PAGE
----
The Global Labour University
International Masters Programmes
for Trade Unionists
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The Centre for Studies in Trade Unionism and Labour Economics (CESIT) was founded within the Institute of Economics in 1989. Composed of researchers with multiple academic backgrounds, CESIT has, since its creation, worked together with different government organs, trade unions (including CUT) and other institutions; establishing partnerships and producing studies, research and publications. Besides being a research centre, CESIT has been offering for 15 years a specialization course in labour economics for trade union leaders, trade unionists, magistrates, civil servants and members of NGOs. Since 1992, CESIT has developed 181 specialists in Labour Economics and Trade Unionism.
CESIT's major objective is to strengthen bonds between the university and the trade union movement as well as provide support to research activities related to the labour world. Since its foundation the Centre has given priority to issues such as labour relations, employment, labour conditions, actual and historical aspects of trade unionism, technological innovations and social policies. In addition, the Centre seeks to combine the rigidity of academic works with the practical experience of those involved in labour relations and politics. Finally, the participation of DIEESE in the Orientation Council aims the attendance of trade unions demands.
The four central objectives of CESIT since its creation have been:
As a result recent transformations in the economy and in society in general we face a new industrial pattern with a new technological paradigm and new rules to organize production and labour that could lead us to a new type of worker. Besides having a greater educational level and being more participative and multifunctional, this worker might have a renewed valuation of ethics and labour utopia, although this is a small part of the general labour market. On the other hand, this process occurs from the offensive of capital, transformed by the financial dominance that in the name of the amplified, deregulated and internationalized concurrence, moves against labour and conquers it.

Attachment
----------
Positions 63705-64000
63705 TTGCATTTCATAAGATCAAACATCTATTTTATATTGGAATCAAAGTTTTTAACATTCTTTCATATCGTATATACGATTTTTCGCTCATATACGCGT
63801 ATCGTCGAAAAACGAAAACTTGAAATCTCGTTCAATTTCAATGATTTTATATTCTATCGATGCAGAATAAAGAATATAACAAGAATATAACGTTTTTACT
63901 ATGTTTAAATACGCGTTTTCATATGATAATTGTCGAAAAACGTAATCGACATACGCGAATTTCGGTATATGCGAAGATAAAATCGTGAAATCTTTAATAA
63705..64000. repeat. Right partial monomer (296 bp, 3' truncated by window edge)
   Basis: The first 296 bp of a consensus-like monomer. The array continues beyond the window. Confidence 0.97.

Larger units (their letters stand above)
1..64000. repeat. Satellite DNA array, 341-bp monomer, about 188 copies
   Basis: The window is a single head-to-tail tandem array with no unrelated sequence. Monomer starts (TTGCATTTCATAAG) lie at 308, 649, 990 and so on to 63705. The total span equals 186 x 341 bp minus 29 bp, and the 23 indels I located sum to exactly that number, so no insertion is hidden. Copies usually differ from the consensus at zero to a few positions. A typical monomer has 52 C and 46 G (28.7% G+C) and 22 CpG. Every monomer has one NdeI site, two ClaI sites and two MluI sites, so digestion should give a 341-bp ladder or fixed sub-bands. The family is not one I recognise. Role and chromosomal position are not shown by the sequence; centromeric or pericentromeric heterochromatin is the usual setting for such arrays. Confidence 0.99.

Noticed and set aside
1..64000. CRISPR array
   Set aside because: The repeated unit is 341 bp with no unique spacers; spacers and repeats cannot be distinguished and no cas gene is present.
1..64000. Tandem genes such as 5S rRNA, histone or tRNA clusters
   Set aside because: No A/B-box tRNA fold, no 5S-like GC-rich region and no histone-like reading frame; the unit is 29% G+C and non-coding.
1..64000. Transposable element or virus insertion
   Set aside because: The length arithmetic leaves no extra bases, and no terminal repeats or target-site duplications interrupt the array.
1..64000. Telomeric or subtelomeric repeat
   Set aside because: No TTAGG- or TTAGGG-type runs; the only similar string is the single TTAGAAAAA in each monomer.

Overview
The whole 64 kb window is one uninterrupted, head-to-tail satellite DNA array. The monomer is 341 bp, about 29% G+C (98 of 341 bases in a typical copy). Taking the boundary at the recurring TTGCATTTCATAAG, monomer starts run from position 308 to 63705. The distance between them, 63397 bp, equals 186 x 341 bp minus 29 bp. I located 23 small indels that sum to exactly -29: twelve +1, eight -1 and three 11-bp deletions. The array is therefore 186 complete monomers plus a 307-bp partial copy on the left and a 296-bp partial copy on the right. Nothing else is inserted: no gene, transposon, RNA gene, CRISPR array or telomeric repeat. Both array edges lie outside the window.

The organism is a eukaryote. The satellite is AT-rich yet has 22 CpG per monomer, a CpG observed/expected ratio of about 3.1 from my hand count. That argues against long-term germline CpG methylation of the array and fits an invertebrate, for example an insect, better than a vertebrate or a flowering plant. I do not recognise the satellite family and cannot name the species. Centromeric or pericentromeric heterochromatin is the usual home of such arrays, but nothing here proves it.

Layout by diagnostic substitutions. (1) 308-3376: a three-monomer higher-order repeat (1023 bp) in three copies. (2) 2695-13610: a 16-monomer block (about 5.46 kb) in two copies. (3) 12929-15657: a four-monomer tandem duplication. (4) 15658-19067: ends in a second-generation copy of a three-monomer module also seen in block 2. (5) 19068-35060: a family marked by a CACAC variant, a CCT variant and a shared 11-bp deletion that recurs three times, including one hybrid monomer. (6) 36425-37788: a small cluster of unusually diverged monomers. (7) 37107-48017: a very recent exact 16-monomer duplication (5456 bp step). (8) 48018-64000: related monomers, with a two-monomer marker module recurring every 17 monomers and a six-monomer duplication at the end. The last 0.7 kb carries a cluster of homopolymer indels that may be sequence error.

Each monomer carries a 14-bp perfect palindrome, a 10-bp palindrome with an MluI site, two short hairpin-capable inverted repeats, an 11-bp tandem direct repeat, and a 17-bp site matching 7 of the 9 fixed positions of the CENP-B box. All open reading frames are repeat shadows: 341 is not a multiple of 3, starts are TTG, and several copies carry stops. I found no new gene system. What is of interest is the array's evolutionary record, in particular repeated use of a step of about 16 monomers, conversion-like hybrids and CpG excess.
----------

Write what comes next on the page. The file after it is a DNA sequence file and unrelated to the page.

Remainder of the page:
These matters were not discussed in Brazil during the 80ís as the country was moving out of a dictatorship and the new trade unionism movement was still recovering the basic elements of a democratic system. Now, in the 21st Century, trade unionism in Brazil has to face new and old dilemmas. The third industrial revolution, the financial dominance of capital and the subordinated insertion of the country into the world economy bring further challenges to the labour world. However, old tensions still remain: inequality, low salaries, social exclusion and the absence of democratic rules in labour relations.